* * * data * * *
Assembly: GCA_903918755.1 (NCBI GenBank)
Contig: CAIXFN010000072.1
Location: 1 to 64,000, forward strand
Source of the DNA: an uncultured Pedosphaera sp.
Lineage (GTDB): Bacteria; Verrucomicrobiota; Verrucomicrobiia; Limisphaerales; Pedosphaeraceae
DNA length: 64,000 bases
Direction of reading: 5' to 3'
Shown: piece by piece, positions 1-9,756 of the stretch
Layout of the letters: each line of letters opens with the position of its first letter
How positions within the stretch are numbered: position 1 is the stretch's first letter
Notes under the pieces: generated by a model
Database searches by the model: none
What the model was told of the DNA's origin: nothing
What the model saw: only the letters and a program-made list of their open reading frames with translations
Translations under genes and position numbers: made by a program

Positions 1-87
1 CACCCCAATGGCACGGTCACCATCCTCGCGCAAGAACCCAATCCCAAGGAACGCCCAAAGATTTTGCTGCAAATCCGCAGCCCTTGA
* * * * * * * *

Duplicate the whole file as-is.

Assembly: GCA_903918755.1 (NCBI GenBank)
Contig: CAIXFN010000072.1
Location: 1 to 64,000, forward strand
Source of the DNA: an uncultured Pedosphaera sp.
Lineage (GTDB): Bacteria; Verrucomicrobiota; Verrucomicrobiia; Limisphaerales; Pedosphaeraceae
DNA length: 64,000 bases
Direction of reading: 5' to 3'
Shown: piece by piece, positions 1-9,756 of the stretch
Layout of the letters: each line of letters opens with the position of its first letter
How positions within the stretch are numbered: position 1 is the stretch's first letter
Notes under the pieces: generated by a model
Database searches by the model: none
What the model was told of the DNA's origin: nothing
What the model saw: only the letters and a program-made list of their open reading frames with translations
Translations under genes and position numbers: made by a program

Positions 1-87
1 CACCCCAATGGCACGGTCACCATCCTCGCGCAAGAACCCAATCCCAAGGAACGCCCAAAGATTTTGCTGCAAATCCGCAGCCCTTGA